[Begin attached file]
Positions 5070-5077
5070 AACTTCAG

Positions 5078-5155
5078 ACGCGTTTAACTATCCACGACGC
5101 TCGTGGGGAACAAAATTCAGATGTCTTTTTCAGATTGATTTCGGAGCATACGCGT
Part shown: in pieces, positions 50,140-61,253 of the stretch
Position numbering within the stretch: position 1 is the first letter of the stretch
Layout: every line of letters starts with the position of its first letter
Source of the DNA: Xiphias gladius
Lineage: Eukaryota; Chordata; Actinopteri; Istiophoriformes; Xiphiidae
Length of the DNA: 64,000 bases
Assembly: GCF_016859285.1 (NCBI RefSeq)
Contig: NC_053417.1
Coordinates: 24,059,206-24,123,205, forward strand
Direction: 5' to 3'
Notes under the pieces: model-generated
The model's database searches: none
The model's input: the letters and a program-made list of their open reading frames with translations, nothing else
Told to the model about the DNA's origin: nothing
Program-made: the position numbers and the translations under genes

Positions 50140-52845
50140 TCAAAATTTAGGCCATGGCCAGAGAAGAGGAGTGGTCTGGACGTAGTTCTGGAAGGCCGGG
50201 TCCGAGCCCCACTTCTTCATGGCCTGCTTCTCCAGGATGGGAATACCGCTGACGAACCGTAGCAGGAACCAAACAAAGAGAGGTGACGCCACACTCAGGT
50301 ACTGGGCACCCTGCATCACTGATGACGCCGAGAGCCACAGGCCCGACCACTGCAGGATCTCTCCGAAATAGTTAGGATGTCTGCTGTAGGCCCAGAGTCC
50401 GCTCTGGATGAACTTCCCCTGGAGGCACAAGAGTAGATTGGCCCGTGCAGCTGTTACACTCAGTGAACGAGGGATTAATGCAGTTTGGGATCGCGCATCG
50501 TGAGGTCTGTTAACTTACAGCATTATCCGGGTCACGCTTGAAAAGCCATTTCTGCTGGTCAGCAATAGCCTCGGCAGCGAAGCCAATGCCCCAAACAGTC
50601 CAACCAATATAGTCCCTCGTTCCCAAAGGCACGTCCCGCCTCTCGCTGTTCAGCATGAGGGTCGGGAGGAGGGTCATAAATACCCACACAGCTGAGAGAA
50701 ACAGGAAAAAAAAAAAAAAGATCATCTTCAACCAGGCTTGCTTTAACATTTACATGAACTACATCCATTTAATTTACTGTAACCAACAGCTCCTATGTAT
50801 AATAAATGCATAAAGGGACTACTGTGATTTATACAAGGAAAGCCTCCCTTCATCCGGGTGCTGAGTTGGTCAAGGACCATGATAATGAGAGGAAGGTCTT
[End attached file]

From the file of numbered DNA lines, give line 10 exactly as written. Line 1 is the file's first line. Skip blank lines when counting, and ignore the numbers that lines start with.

Lineage: Eukaryota; Chordata; Actinopteri; Istiophoriformes; Xiphiidae